The Victorian Colorectal Cancer Advisory Group was formed after the Colorectal Cancer 2018 Summit to ensure that findings and conclusions of this repeat summit were acted upon. Members of the group present progress of local investigations into summit-identified variations at meetings, in order that learnings are shared and opportunities for further collaboration found.
Discussion following the Colorectal 2018 Summit resulted in a local working party of engaged clinicians leading development of rectal cancer treatment guidelines, advocacy for a 100% MDM discussion rate, and the development of regional Rectal MRI request and reporting templates. These issues are learnings from the summit reflecting regional relevance. Much impetus for this work was generated from a Grampians Integrated Cancer Services-sponsored dinner to ‘place on the table’ the above issues for collegiate conversations.
All ICS and clinical leads are invited to contact the colorectal advisory group to present at group meetings on local work on data from the Colorectal 2018 Summit. Meetings share learnings and identify opportunities for collaboration in order to ensure findings and conclusions of the Colorectal 2018 Summit are investigated and acted upon. Please contact the VTS team on <NEMICSAdmin@austin.org.au>.
Data presented at the Colorectal 2018 Summit showed a statistically significant lower survival rate for LMICS patients with Stage IV colon cancer at diagnosis:
Adjusted Hazard Ratio [95% CI]
Cox proportional hazard model risk-adjusted for age, sex, socio-economic status, year of diagnosis and VAED-derived Charlson Comorbidity Index
Data source: VCR and VAED 2011–2015
This variation was investigated by LMICS. Statewide linked survival data for LMICS residents with Stage IV colon cancer, broken down by ICS of treatment, was obtained from the Department of Health and Human Services. A medical record audit was conducted at the largest health service in LMICS of residents diagnosed with Stage IV colon cancer from 2011–2015 and 2016 (patients treated with surgery, chemotherapy or radiotherapy within one year of diagnosis).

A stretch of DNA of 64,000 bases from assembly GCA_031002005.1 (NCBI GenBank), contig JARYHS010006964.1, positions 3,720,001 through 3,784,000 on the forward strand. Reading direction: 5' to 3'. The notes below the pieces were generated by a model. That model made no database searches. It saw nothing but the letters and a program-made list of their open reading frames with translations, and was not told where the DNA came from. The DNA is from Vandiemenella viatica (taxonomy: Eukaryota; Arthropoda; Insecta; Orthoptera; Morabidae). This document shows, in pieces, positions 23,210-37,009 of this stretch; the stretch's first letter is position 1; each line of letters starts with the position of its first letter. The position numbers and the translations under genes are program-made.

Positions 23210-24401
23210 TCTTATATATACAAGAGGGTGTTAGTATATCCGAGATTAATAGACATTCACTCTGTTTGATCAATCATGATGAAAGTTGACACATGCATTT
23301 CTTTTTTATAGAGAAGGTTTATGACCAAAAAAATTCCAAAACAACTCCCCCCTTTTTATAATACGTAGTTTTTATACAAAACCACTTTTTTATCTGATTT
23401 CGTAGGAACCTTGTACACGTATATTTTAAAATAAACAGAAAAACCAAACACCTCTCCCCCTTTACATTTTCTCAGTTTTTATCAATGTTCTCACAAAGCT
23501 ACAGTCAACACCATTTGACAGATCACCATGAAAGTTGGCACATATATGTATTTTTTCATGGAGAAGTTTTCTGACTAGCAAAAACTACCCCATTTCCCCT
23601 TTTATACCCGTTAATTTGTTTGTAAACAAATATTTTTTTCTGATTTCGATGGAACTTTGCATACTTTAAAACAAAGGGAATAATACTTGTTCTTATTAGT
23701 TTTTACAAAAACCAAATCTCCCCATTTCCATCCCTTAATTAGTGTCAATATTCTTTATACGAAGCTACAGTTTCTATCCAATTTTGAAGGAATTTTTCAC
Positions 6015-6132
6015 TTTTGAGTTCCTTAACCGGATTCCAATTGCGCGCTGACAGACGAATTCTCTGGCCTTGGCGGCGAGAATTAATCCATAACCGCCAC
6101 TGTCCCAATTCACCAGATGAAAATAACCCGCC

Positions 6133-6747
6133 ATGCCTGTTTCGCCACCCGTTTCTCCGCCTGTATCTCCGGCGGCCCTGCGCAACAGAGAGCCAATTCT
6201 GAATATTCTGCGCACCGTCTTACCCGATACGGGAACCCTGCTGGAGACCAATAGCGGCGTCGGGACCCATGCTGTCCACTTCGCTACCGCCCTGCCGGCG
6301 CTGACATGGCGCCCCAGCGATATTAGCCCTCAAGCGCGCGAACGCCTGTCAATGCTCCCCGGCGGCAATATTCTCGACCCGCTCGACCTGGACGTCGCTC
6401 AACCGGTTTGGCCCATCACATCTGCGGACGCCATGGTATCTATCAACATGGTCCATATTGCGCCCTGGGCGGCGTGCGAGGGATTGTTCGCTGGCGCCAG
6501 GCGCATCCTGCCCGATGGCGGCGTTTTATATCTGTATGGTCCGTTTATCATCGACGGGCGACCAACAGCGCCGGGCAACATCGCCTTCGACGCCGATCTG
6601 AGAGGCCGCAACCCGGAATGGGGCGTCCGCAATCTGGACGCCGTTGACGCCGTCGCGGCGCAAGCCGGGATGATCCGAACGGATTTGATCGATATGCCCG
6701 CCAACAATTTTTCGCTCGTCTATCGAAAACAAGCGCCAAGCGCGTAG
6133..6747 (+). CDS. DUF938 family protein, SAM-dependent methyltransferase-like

The audit showed patients treated outside of LMICS appeared to have greater survival than those treated within LMICS. However, this was not statistically significant.
When data was further analysed by first treatment type (surgery or chemotherapy), patients who had surgery in another ICS had greater survival than those who had surgery in LMICS. It was noted that there may be a selection bias, with stronger surgical candidates possibly referred to metropolitan hospitals for surgery. Patients who had chemotherapy in LMICS appeared to have greater survival than those who had chemotherapy in another ICS. The results were not statistically significant for either treatment type of surgery or chemotherapy.
The audit also found that of patients diagnosed with Stage IV colon cancer and treated in LMICS, 72% received surgery and 25% received chemotherapy.
The results of this audit were presented at a multidisciplinary team meeting and surgery versus chemotherapy rates discussed.
Colon cancer indicators will be monitored through the Statewide Cancer Indicator Platform every six months. LMICS will flag significant variations for clinician discussion and auditing.
Back to top
Update Mon 27/03/2019
Mr David Deutscher
Data presented at the Colorectal 2018 Summit showed utilisation of neoadjuvant radiotherapy in rectal cancer patient treatment (stages I, II, III) was significantly less for patients who had surgery within Grampians Integrated Cancer Services (GICS) hospitals.
This data was discussed at the Ballarat Health Service (BHS) colorectal multidisciplinary meeting (MDM) and brought to the attention of the director of surgery. The director reviewed 44 consecutive ultra-low anterior resections from 2010 to 2018. The review provided an initial overview of the current service and any areas where the process might be improved. A common resection type for BHS was chosen to minimise differences caused by surgical technique.
The summit data raised the question of whether there was any indication of higher local recurrence rates, which might be predicted to occur from surgery-only treatment.
The review showed that of the 44 patients:
- Two patients had preoperative MDM discussion documented.
- Sixteen had both pre- and postoperative discussion documented.
- Fifteen had postoperative discussion documented.
- Eleven had no MDM discussion documented.
From 2010 to 2013, MDM discussion was documented by hand in notes on a proforma sheet. Notes contain limited information with no record of names and specialties of MDM members or decision makers. From 2014, information is typed but identification was still mostly absent.
MDM documentation almost entirely did not record consensus or otherwise. In two instances, MDM decision non-consensus was recorded.
Twenty-eight of the forty-four patients had preoperative MRI tumour assessment. For 26 patients, the formal report gave a TNM stage, and for two patients there was no formal staging. Circumferential Resection Margin was intermittently reported.
Pathological staging of the resection specimen was reviewed in the 13 MRI-staged patients who did not have neoadjuvant therapy. Eight patients were overstaged by MRI (RT would have been overtreatment). Three were understaged. Two were correctly staged and refused adjuvant therapy.